County Judge/Executive’s Response: During this audit year it was believed that all claims were presented to the Fiscal Court for review except for claims approved by the fiscal court on the standing order. The new administration is developing a “Standard Operating Manual” for all accounting functions to enhance internal controls and ensure compliance with all statutes, regulations and generally accepted accounting principles.

The fiscal court did not pay invoices timely: The Magoffin County Fiscal Court did not pay invoices within 30 days of receipt of invoice. Of the 81 items tested, 11 transactions, totaling $514,393, were not paid timely. Insurance payments were not made timely, resulting in late fees of $7,661. In addition, finance charges were noted for credit cards totaling $355. Management did not have adequate controls in place to ensure that invoices were paid timely. We recommend the county comply with KRS 65.140(2) by paying invoices within 30 working days.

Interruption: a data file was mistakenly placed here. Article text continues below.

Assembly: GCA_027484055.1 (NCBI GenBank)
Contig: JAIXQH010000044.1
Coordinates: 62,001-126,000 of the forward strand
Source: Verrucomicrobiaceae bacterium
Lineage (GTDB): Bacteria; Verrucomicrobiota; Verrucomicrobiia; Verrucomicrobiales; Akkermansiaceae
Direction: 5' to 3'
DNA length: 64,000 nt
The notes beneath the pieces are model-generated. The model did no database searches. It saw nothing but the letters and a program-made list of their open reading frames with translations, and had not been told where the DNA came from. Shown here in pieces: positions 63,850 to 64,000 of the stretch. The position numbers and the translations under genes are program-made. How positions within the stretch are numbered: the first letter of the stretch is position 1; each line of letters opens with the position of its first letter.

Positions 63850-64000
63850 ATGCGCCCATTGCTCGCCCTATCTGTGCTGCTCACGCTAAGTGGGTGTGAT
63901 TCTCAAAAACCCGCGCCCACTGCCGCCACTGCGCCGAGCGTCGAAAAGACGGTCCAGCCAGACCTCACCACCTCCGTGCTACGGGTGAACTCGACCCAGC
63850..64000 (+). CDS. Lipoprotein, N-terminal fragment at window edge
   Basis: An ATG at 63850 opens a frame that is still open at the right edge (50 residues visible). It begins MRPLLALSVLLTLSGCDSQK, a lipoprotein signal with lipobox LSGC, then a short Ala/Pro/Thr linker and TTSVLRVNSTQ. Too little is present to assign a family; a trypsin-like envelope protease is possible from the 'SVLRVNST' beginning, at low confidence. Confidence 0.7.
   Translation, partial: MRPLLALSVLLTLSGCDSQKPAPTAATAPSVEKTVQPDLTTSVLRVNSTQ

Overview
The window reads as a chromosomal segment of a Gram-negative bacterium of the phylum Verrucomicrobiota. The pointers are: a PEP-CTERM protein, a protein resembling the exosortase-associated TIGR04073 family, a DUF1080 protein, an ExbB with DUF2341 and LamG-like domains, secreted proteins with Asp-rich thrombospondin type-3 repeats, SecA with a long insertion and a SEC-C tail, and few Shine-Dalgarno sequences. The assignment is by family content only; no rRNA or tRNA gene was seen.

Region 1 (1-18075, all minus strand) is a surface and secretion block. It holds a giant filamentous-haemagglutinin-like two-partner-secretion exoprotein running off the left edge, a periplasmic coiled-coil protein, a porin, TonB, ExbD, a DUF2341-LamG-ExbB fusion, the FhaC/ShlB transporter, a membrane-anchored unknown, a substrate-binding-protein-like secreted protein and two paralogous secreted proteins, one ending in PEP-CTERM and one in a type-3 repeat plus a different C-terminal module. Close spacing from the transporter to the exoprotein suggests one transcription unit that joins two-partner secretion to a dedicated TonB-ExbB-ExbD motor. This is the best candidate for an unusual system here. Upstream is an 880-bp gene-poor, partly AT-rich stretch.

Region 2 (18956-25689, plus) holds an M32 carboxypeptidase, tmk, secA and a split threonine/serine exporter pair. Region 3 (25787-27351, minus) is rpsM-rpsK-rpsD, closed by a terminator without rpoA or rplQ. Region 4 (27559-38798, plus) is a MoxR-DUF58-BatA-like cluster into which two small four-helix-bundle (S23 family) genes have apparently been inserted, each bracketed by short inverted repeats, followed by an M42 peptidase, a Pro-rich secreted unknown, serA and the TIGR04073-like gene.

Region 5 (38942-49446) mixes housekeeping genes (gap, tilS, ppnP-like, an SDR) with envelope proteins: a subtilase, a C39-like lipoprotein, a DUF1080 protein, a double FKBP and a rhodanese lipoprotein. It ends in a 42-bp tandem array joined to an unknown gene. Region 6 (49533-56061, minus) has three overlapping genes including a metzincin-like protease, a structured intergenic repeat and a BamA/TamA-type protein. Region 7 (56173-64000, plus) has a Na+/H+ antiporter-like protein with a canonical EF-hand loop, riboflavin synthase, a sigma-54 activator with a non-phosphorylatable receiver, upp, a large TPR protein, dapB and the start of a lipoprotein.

County Judge/Executive’s Response: The Fiscal Court will ensure that invoices are entered on a claims list as they are received. Unless disputed, the bill will be paid according to the Department for Local Government (DLG) County Budget Preparation and State Local Finance Officer Policy Manuel. In addition, the new administration is developing a “Standard Operating Manual” for all accounting functions to enhance internal controls and ensure compliance with all statutes, regulations and generally accepted accounting principles.

The fiscal court lacks adequate segregation of duties over payroll: This is a repeat finding and was included in the prior year audit report as Finding 2017-003. We noted inadequate segregation of duties over payroll. The treasurer is responsible for maintaining timesheets, entering payroll information into the computer system for processing, posting to the payroll ledgers, transferring funds to the revolving payroll account, administering health reimbursement and flex spending programs, preparing pay checks, preparing state and local withholding reports, and reconciling the payroll account. According to the fiscal court, they have a small accounting/payroll department and segregation of duties has been challenging to achieve.